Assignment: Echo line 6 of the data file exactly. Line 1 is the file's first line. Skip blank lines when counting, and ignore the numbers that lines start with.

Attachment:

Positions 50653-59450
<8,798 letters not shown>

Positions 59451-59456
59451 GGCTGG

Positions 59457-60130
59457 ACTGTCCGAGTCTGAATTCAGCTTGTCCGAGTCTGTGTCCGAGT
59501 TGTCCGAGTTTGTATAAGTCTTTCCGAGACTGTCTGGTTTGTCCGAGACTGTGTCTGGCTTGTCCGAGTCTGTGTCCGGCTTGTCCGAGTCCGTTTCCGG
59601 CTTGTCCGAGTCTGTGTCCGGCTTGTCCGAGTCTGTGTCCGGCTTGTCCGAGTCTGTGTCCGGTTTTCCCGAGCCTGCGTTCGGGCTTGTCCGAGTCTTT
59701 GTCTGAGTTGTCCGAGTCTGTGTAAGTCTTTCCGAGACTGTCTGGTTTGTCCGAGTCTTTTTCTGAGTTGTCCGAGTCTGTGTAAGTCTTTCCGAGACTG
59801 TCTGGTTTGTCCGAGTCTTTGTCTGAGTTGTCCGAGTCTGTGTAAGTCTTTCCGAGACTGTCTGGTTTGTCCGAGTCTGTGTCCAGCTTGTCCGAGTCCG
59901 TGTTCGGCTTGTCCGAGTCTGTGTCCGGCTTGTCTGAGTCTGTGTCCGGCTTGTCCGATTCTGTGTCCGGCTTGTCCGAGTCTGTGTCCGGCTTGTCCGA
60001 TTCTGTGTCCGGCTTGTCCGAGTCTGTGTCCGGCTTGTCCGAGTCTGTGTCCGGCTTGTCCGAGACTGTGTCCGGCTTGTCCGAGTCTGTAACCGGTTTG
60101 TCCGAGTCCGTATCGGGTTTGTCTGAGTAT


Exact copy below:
59457 ACTGTCCGAGTCTGAATTCAGCTTGTCCGAGTCTGTGTCCGAGT